The New Testament is silent on most aspects of assembly life that relate to “how.” There is instruction on “why” we do certain things and there are principles to uphold, but little on “how.”
For instance, there is no instruction on times, length, or flow of meetings. There is no word on the following issues; hymnbooks, seating arrangements, Sunday school, or how to take the offering. Even more substantive issues such as how to recognize elders, the role and function of deacons, and the order of a meeting like the Lord’s Supper, lack a definitive word.
This is true of reception into fellowship. There is no concrete example or explanation of how the early church functioned. Questions such as; at what age children should children come into fellowship, or, what are the requirements and procedures for reception?
Local church autonomy
This would seem to be an area of assembly life where the autonomy of the local assembly applies. In the absence of “a thus says the Lord” a local church must decide how they will receive people. Association often determines practice, so most assemblies follow more or less a pattern passed on from previous generations. Gospel Halls tend to follow a similar pattern among themselves, as do “Exclusive Meetings” in their circle. “Open assemblies” vary in their approach due to a greater sense of autonomy.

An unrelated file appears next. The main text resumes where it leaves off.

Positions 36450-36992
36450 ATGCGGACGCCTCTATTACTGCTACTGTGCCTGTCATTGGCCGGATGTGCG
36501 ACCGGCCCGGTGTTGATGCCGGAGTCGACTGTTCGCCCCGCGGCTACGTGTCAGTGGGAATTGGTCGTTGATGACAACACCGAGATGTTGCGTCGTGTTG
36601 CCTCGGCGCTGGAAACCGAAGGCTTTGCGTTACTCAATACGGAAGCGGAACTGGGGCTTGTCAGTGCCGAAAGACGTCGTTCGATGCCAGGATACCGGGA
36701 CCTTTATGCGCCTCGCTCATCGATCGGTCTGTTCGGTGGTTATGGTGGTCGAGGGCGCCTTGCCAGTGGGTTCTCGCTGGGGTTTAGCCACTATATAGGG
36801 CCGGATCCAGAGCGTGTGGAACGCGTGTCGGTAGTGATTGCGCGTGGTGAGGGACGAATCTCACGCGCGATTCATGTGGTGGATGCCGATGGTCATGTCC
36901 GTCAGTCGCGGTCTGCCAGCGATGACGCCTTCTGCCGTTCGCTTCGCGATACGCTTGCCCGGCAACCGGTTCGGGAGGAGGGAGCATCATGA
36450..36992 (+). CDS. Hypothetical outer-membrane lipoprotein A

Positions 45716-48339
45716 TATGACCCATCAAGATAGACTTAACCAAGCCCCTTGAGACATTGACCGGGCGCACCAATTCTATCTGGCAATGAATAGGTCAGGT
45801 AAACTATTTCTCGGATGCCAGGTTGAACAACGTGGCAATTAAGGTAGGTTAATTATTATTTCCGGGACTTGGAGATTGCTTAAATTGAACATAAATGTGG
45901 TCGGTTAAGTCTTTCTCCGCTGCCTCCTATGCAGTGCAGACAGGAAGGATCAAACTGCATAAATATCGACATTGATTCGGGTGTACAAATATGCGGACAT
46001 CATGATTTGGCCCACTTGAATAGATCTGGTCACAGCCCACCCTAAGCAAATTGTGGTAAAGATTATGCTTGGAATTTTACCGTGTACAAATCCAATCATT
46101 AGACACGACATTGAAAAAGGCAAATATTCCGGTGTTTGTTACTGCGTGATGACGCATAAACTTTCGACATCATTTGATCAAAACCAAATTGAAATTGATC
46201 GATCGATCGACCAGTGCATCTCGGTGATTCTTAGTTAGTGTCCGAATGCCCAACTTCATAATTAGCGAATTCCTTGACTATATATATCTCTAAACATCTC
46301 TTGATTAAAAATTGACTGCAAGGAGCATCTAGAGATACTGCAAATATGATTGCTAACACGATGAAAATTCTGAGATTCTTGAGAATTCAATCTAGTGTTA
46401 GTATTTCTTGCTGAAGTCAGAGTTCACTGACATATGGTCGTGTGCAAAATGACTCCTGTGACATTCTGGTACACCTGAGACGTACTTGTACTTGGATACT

Because there is no word on “how,” each local church must decide before the Lord what their practice will be. As a result, some places have more structure as opposed to other assemblies. As to procedure, there is no right or wrong, maintaining the principles is the important issue.
Generally, where one fellowships determines how one stands on these kind of issues. That is, the type of assembly we are in may well frame our view on this issue. In “Open assemblies” the charter is, “therefore receive one another, just as Christ also received us to the glory of God.” (Romans 15:7).
What is fellowship based on?
One danger, as I see it, (this is my opinion) in reception is to make “light” (how much you know and how correct are you), and not “life” (are you born again) the standard for reception. When “light” is the standard it then becomes, “do you agree with me?” Using “light” usually leads to some form of legalism. There are moral and doctrinal issues mentioned in the New Testament, which prohibit fellowship and thus “reception.”
Fellowship by definition is a partnership so those who come into fellowship must be in agreement with the direction and function of the assembly. They may have different views on particular verses and doctrines but they must agree with the direction and be willing to submit to the leadership.
Each assembly must decide many of these issues and implement them as they see fit. The decision on the right age to receive children, and how and when to receive recent converts, is up to the leadership. In all these matters, the leadership is ultimately accountable to the Lord.